Yahoo has been sold to US telecoms company Verizon for $4.83bn. Verizon will acquire Yahoo's core assets including search, email and instant messaging, along with its advertising technology.
Verizon was the favourite to win despite not being the highest bidder as its business model is closest aligned to that of Yahoo. The other potential buyers were thought more likely to break up the company to realise the value of its assets.
Verizon raised the value of its second-round bid, reported at around $3.5bn for core assets excluding patents and real estate, once it became clear that rival AT&T had joined the race.
Marissa Mayer, CEO of Yahoo, described the deal as the best move for the company in the current climate.
“The sale of our operating business, which effectively separates our Asian asset equity stakes, is an important step in our plan to unlock shareholder value for Yahoo," she said.
"This transaction also sets up a great opportunity for Yahoo to build further distribution and accelerate our work in mobile, video, native advertising and social.”
The market for cable TV is reaching saturation point, and Verizon has looked to online advertising as a way to achieve growth.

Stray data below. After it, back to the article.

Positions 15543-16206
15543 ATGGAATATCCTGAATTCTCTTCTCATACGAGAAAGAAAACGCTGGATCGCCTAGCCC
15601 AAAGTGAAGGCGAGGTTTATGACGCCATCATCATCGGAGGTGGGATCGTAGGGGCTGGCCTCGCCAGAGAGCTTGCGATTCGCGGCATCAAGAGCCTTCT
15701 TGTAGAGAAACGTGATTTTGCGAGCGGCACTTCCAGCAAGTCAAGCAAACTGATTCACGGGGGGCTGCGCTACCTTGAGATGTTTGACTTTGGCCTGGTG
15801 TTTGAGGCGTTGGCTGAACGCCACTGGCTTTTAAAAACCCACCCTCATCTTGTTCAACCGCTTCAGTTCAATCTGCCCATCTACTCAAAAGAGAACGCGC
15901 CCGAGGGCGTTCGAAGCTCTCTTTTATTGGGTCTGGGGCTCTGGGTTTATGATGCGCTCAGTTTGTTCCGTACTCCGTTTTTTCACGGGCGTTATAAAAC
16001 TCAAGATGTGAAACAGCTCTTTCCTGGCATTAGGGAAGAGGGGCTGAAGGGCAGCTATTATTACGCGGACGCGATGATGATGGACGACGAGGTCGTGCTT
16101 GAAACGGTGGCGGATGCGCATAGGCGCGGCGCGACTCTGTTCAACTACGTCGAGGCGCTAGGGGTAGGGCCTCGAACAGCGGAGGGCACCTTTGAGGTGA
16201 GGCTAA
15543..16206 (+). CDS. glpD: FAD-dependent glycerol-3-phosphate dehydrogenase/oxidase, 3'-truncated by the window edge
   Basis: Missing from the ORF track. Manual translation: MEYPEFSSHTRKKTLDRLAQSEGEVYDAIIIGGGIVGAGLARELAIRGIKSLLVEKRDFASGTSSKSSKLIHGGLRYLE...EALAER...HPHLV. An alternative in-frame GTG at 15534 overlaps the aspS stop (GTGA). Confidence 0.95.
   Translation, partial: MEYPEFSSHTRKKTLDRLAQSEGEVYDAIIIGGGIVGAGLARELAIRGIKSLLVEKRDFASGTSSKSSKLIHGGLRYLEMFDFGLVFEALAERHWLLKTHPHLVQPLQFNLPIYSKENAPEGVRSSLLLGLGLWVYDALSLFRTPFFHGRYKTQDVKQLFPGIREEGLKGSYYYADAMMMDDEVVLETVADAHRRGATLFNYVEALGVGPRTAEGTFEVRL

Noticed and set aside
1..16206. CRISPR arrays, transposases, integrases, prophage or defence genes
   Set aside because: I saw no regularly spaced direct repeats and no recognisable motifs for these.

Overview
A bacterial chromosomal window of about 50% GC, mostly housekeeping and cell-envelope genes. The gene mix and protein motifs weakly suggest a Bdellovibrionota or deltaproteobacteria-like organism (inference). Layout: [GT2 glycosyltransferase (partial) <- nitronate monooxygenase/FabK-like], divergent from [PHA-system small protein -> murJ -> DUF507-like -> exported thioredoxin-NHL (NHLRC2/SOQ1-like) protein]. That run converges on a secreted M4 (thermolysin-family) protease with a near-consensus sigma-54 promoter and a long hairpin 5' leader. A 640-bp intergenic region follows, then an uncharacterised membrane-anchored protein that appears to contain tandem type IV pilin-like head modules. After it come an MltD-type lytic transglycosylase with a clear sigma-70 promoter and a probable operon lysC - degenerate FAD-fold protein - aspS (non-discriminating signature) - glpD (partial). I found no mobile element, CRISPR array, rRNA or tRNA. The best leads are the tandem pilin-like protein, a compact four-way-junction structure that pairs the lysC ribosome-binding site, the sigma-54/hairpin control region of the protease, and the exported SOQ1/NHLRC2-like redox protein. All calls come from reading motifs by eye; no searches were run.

The firm bought AOL for $4.4bn last year, and with it the company's mobile video and online advertising technology as well as Huffington Post, Techcrunch, Engadget and other news sites. Verizon is likely to merge Yahoo with these holdings to fill gaps in its current portfolio such as in native advertising and search.
The takeover will double the size of Verizon's digital advertising business, placing it a distant third behind Google and Facebook in the $187bn market, according to Bloomberg.
"The deal speaks to a clear strategy shift at Verizon. They are trying to monetise wireless in an entirely new way. Instead of charging customers for traffic, they are turning to charging advertisers for eyeballs," said Craig Moffett, an analyst at MoffettNathanson.
Verizon with AOL currently holds 1.8 per cent of the $69bn US digital ad market, according to The Wall Street Journal. Yahoo controls about 3.4 per cent, while Google and Facebook combined make up half of the total.
Verizon will still be a long way behind the online and mobile advertising leaders, but buying Yahoo will at least give the company a firm base from which to further expand its market share.
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